The adoption of a brand new constitution has the support of some stalwarts within the ruling People’s Party for Reconstruction and Development (PPRD) who consider the existing fundamental text an illegitimate compromise between belligerent parties in the DRC’s civil war. Thus, in March 2014, the National Secretary of the PPRD, Claude Mashala, initiated a petition for a new “dynamic” constitution, better reflecting the needs for “national cohesion.” Undeterred by the Burkina experience, Mashala reportedly declared in November having attained the 100,000 signatures required to initiate a referendum, with his team working on regrouping the signatures by province before submission to the legislature. There are, however, also opponents within the presidential coalition to constitutional change, including prominent figures such as Senate President Kengo Wa Dondo and the powerful governor of Kabila’s home province of Katanga, Moise Katumbi.

On a separate track, in September the government introduced a proposed constitutional amendment that would allow for the indirect election of provincial councilors (Art. 197). The proposal was met with staunch resistance by the political opposition, civil society and the Catholic Church, who saw this move as a ploy to change the mode of election of the president by the same stroke.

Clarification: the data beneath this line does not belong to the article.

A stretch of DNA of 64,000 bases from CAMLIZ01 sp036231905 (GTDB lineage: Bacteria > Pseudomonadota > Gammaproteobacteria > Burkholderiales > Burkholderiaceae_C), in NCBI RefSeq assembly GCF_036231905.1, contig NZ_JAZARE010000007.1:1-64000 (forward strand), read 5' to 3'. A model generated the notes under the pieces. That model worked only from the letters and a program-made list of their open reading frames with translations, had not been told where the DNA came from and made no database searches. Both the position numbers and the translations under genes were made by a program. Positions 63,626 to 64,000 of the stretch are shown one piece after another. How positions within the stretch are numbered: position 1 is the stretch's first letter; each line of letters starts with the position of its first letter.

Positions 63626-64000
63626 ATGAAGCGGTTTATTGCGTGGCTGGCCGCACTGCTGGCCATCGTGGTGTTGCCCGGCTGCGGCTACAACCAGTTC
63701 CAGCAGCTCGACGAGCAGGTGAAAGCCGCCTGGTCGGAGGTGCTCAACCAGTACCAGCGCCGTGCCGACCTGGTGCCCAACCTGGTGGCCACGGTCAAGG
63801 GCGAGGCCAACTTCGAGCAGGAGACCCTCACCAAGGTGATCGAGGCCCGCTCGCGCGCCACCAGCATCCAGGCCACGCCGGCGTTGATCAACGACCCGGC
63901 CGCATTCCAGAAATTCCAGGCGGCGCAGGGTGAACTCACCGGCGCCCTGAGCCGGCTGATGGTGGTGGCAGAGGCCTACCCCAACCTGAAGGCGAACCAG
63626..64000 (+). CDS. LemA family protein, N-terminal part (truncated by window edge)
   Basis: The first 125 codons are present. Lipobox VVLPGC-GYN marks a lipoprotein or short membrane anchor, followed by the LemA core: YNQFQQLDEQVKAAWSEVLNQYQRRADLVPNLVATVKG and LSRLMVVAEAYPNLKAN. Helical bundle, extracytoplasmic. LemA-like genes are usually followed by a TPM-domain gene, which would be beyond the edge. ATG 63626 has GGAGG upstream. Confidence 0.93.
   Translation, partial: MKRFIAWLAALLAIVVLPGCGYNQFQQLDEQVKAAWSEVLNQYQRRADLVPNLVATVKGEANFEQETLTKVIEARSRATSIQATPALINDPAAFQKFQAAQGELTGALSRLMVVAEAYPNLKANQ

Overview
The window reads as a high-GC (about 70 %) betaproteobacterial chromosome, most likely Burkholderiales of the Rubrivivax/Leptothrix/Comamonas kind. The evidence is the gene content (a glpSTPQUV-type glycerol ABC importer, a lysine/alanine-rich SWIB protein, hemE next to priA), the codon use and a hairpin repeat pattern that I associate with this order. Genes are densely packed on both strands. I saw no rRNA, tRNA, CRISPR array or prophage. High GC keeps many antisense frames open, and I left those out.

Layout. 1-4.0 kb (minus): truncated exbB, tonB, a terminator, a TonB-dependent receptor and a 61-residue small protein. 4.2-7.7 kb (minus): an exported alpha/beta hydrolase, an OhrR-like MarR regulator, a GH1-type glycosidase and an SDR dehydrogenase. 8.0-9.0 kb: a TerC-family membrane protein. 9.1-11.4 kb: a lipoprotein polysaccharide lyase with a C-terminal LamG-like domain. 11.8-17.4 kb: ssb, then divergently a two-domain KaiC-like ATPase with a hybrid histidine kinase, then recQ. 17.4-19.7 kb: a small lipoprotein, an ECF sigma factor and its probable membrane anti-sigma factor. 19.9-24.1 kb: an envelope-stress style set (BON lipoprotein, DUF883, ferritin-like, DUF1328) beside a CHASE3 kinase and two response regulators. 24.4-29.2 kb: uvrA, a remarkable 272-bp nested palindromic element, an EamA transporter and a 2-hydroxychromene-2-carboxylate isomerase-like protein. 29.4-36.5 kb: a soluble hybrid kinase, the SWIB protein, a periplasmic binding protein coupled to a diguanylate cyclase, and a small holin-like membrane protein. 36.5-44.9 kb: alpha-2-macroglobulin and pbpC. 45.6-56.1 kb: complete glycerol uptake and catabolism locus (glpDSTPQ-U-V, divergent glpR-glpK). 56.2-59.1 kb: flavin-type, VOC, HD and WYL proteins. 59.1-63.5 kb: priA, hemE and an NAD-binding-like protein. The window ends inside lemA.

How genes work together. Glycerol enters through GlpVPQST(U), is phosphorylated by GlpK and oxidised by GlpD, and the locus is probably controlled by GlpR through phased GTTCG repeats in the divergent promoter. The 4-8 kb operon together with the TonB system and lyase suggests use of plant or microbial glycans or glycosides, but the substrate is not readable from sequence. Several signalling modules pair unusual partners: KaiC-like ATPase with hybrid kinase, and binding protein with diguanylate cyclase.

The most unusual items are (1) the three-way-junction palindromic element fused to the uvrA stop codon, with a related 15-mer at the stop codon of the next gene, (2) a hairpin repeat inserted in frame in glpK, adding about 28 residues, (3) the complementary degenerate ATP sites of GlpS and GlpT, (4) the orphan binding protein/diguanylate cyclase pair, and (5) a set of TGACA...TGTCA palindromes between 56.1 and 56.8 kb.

Still pending, this proposed constitutional revision was overshadowed by the adoption on January 17, 2015 by the National Assembly of electoral reform that could have led to a sliding of the presidential election into 2017 or later. The bill provided for a new census to be completed before the poll, to serve as the basis for the voter list. The government spokesperson, Lambert Mendé, admitted that if passed into law by both houses of the legislature, the bill could entail a delay of the presidential election “without the sky falling on our heads.”

In an already tense environment, the prospect of Kabila playing for overtime triggered widespread demonstrations in Kinshasa as well as Bukavu and Goma in eastern DRC. Police forces and the Republican Guard cracked down violently on protesters, killing as many as 42 people according to the International Federation of Human Rights (FIDH), a number contested by the government. The protest dynamic was distinct this time from previous demonstrations mainly initiated by political parties, as argued by Jason Stearns. Notably, the manifestations were more decentralized, university students played a greater role in both Kinshasa and Bukavu, and the homes of individual Kabila supporters were targeted. Social media also played an active part. This protest dynamic is reminiscent of the Burkinabe uprising that brought Compaoré down. The stand-off moreover shone a full light on divisions within the ruling elite.